What they were presenting on was, “How do we use crowdsourcing in addition to investing in startups? How do we leverage our global centers of innovation internally? But also outsiders?” Their message was, “If you have a good idea, you could be in charge of that startup that we invest in internally or externally, so come with those ideas to us.”
Greenhalgh: Mike brought up the question of financing some of the ideas that come from outside, from crowdsourcing. What about issues of intellectual property? Harbir, do you know how those are typically handled?
Singh: Those are some of the challenges. Another one is leakage of contracts. We’ve talked about lots of reasons why these things work, so let’s talk about the hazards. One hazard is possible loss of intellectual property: people know something about your designs. Another one is lack of trust. The research, by the way, shows that contracting cannot squeeze out all opportunism; you still need to have a working relationship and level of trust. Again, you have to weed out those that for whatever reason you cannot partner with. The third is that you have to have a tolerance for failure. Innovation is hard. The success rate of partnerships in general is about 40%, so it’s less than 50%.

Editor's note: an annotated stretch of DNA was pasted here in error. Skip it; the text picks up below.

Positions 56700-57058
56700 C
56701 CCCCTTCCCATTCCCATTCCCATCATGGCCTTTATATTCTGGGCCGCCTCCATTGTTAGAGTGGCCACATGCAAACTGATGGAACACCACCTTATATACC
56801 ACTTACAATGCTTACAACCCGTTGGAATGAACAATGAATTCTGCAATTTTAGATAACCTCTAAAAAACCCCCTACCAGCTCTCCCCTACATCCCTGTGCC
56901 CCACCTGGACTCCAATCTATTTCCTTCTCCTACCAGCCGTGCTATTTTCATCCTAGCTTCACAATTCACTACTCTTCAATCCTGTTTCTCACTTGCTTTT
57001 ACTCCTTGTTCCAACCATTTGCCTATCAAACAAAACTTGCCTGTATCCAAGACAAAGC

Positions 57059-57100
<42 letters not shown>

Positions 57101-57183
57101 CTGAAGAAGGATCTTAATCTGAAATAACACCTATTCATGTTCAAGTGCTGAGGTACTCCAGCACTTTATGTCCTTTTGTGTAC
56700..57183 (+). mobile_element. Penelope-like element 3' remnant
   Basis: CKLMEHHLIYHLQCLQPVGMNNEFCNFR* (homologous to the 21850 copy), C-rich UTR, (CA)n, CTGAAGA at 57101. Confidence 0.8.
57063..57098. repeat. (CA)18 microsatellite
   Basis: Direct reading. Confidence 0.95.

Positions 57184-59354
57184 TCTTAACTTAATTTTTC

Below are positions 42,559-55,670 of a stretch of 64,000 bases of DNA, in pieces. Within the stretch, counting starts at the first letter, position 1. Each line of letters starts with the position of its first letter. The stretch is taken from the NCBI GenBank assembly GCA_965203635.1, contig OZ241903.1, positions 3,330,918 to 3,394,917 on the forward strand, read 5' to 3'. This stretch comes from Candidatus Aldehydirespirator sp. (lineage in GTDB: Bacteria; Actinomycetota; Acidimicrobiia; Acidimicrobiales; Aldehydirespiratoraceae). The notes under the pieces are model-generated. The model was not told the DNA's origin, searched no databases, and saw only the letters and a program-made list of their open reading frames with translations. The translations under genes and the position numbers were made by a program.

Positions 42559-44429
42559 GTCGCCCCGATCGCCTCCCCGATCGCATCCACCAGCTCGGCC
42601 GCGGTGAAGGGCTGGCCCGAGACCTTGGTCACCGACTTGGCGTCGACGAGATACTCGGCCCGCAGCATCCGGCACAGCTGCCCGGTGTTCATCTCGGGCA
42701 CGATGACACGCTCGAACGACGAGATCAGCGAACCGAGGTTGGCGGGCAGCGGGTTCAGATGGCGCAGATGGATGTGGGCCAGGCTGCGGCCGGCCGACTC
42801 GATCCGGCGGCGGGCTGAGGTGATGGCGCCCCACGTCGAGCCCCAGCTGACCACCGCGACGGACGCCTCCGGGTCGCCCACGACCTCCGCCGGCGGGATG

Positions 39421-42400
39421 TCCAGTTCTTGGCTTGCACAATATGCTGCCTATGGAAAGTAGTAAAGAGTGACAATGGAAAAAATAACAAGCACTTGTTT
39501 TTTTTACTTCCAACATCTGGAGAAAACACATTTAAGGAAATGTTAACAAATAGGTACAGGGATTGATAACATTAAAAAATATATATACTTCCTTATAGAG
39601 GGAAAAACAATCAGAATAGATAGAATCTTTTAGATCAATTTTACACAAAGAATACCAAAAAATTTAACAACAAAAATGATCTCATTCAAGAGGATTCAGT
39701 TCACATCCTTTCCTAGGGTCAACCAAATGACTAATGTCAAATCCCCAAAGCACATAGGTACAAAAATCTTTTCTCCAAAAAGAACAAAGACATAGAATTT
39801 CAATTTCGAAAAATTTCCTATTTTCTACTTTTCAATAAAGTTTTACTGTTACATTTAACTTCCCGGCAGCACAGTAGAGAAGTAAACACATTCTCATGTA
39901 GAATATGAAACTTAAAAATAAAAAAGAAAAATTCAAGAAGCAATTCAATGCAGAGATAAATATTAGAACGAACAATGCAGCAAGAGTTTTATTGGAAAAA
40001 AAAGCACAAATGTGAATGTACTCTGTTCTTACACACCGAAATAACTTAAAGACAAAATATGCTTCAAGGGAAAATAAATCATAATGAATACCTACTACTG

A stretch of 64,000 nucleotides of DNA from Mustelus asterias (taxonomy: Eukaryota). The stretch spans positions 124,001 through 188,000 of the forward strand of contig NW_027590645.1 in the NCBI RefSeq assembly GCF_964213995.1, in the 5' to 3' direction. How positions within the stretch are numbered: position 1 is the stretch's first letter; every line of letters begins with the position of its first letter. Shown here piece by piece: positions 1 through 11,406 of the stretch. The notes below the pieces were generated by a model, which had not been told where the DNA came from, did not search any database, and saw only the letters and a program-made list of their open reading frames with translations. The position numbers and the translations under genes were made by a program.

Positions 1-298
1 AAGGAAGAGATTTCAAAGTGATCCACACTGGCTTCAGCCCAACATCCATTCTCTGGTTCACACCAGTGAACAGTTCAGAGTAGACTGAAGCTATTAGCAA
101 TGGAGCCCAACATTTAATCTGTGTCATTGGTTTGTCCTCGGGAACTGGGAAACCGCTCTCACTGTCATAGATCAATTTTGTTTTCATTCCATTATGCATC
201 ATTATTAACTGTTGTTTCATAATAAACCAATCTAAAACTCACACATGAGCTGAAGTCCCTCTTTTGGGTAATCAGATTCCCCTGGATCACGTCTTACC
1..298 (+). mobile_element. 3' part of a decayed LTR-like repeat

Tolerance of failure is very important. A lot of people give up, but fascinatingly (and Saikat mentioned this earlier) if I’m innovating internally on my own, my success rate is 10% to 15% if you count all the attempts. People don’t count all the attempts, so they report a higher number. Partnering is actually in some ways better.
Greenhalgh: You are hedging your bet.
Singh: Yes, you’re hedging your bet. One of the things to think about is, “I have to have to have a portfolio, I have to hedge my bets, but I need to use all the instruments,” and that’s part of what we find. The other last point I’ll make is that when some companies specialize in something, they say, “We just do internal innovation,” or, “We just do partnering.” That just limits the variety of what they’re doing. That’s one of the things we talk about in using the full array.
Chaudhuri: And just to add to what Harbir been saying, I think it’s very important to remember that there’s no magic bullet here, there’s no panacea which can solve everything. Being able to understand when to use which strategy and to execute each one is much more of a science than we make it out to be. I mean, just like companies develop capabilities in areas such as innovation or marketing, they need to develop capabilities. Harbir has done a lot of work in this area on how to partner, how to acquire, how to make these decisions about which mode to use. So it’s something which requires a lot of experience, but also investment to get good at.